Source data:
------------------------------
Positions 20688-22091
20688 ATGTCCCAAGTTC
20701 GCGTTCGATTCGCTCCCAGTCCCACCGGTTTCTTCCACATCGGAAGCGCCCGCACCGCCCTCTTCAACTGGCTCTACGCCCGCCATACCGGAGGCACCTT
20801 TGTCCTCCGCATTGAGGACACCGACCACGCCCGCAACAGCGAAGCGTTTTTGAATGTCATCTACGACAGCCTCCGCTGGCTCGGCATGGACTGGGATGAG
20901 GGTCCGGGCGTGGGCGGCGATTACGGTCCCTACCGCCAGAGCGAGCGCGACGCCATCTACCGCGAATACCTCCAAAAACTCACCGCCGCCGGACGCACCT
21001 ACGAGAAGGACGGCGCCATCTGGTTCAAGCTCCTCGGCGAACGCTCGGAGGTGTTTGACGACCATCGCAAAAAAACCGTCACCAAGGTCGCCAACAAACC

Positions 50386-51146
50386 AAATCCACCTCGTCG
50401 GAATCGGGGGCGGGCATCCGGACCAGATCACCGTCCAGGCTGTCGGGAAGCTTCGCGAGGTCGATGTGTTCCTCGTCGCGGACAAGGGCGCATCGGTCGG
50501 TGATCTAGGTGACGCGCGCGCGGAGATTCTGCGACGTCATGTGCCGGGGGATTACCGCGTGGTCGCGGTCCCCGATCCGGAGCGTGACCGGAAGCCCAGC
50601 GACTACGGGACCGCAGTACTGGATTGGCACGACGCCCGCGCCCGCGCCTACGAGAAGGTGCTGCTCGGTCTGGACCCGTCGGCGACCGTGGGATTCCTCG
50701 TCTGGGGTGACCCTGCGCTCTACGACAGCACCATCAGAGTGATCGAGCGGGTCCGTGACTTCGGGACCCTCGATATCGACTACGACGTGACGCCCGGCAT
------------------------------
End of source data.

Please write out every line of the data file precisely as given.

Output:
Positions 20688-22091
20688 ATGTCCCAAGTTC
20701 GCGTTCGATTCGCTCCCAGTCCCACCGGTTTCTTCCACATCGGAAGCGCCCGCACCGCCCTCTTCAACTGGCTCTACGCCCGCCATACCGGAGGCACCTT
20801 TGTCCTCCGCATTGAGGACACCGACCACGCCCGCAACAGCGAAGCGTTTTTGAATGTCATCTACGACAGCCTCCGCTGGCTCGGCATGGACTGGGATGAG
20901 GGTCCGGGCGTGGGCGGCGATTACGGTCCCTACCGCCAGAGCGAGCGCGACGCCATCTACCGCGAATACCTCCAAAAACTCACCGCCGCCGGACGCACCT
21001 ACGAGAAGGACGGCGCCATCTGGTTCAAGCTCCTCGGCGAACGCTCGGAGGTGTTTGACGACCATCGCAAAAAAACCGTCACCAAGGTCGCCAACAAACC

Positions 50386-51146
50386 AAATCCACCTCGTCG
50401 GAATCGGGGGCGGGCATCCGGACCAGATCACCGTCCAGGCTGTCGGGAAGCTTCGCGAGGTCGATGTGTTCCTCGTCGCGGACAAGGGCGCATCGGTCGG
50501 TGATCTAGGTGACGCGCGCGCGGAGATTCTGCGACGTCATGTGCCGGGGGATTACCGCGTGGTCGCGGTCCCCGATCCGGAGCGTGACCGGAAGCCCAGC
50601 GACTACGGGACCGCAGTACTGGATTGGCACGACGCCCGCGCCCGCGCCTACGAGAAGGTGCTGCTCGGTCTGGACCCGTCGGCGACCGTGGGATTCCTCG
50701 TCTGGGGTGACCCTGCGCTCTACGACAGCACCATCAGAGTGATCGAGCGGGTCCGTGACTTCGGGACCCTCGATATCGACTACGACGTGACGCCCGGCAT